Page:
“In areas besieged by the Syrian government such as Daraya and elsewhere, civilians told us what particularly struck fear into their hearts during the final period of the siege before they were forced out was the use of incendiary weapons.

    “Many told us they stopped going down to shelters for fear of being burned alive. Those fears seem especially poignant today in light of this latest horrifying loss of life.”

    According to Russian state media, Russia's Ministry of Defence denied responsibility for the attack.

    Further reading

    March 23, 2018

    In an open letter to Cheryl Urban, Director General of the Latin America and Caribbean Bureau at Global Affairs Canada, Amnesty International Canada notified the Department it will no longer make submissions to the annual report on Human Rights and Free Trade between Canada and Colombia.

    The organization cited serious concerns with the Department’s methodology which fundamentally undermines the credibility of the process, including by failing to assess some of the most significant trade-related human rights concerns in Colombia. Instead, “the Government of Canada chooses to interpret its human rights reporting responsibilities in a limited and restrictive manner that ignores and overlooks pressing human rights concerns directly related to critical trade, investment and business policy and activities that are encouraged, promoted and furthered by the [Canada Colombia Free Trade Agreement],” the Open Letter reads.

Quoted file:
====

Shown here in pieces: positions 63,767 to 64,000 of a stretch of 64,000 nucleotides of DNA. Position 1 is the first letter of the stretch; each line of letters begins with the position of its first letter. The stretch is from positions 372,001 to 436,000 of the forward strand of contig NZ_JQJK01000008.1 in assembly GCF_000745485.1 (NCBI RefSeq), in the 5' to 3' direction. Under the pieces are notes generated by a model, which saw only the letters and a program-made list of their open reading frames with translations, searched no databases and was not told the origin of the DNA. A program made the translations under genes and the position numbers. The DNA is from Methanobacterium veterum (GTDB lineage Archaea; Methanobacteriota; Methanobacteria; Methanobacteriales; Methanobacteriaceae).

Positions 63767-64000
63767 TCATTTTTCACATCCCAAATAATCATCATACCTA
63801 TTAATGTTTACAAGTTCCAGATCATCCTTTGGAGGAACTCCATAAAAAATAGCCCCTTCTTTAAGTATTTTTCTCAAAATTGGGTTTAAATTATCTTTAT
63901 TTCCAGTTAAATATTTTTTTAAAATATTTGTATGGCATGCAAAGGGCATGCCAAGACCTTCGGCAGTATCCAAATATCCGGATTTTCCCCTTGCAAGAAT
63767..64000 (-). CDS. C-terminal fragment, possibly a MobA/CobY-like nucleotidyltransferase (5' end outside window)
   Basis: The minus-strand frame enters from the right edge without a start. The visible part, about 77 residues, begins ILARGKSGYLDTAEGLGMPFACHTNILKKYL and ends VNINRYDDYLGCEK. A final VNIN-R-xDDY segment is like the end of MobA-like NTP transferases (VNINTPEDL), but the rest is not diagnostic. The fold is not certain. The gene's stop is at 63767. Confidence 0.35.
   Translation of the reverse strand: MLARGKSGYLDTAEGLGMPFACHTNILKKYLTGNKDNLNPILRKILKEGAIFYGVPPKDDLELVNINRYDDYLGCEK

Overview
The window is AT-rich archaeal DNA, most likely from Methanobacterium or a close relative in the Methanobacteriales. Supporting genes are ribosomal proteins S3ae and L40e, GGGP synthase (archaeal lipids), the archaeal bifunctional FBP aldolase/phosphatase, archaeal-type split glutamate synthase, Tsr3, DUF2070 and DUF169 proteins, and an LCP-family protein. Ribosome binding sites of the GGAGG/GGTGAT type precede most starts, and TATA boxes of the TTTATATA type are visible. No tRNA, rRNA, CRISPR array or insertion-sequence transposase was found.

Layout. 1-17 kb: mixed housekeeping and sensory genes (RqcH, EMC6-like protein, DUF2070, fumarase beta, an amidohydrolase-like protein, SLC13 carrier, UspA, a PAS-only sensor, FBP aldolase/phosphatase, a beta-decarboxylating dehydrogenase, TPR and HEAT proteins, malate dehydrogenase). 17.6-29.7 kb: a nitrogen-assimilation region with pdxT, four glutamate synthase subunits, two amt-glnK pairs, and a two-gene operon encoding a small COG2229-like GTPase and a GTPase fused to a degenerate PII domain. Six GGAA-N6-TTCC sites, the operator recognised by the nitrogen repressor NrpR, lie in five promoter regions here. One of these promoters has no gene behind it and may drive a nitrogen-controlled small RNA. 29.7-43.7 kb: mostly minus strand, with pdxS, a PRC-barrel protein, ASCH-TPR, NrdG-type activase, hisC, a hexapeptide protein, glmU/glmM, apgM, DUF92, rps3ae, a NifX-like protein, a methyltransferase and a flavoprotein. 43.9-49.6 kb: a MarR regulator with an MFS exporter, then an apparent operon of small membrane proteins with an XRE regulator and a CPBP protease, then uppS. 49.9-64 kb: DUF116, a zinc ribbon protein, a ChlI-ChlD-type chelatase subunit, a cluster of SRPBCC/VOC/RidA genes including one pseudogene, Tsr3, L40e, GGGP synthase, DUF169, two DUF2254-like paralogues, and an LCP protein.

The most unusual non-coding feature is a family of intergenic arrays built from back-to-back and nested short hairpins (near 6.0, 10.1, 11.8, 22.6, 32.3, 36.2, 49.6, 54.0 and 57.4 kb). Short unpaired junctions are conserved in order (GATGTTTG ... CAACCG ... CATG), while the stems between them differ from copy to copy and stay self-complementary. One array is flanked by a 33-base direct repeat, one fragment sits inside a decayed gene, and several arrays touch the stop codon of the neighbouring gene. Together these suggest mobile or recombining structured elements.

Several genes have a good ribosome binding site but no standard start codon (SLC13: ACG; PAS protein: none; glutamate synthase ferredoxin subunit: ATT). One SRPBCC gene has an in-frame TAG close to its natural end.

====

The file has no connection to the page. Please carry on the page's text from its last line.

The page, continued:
March 23, 2018

    A Saudi Arabia-led coalition attack with a US-manufactured bomb, which turned a civilian home into rubble and killed or injured six members of the same family, is the latest in a long string of potential war crimes Amnesty International has documented over the past three years of Yemen’s devastating conflict. 



    Since the coalition’s campaign of airstrikes against the Huthi armed group began on 25 March 2015, Amnesty International has documented how all parties to the conflict have repeatedly violated international law.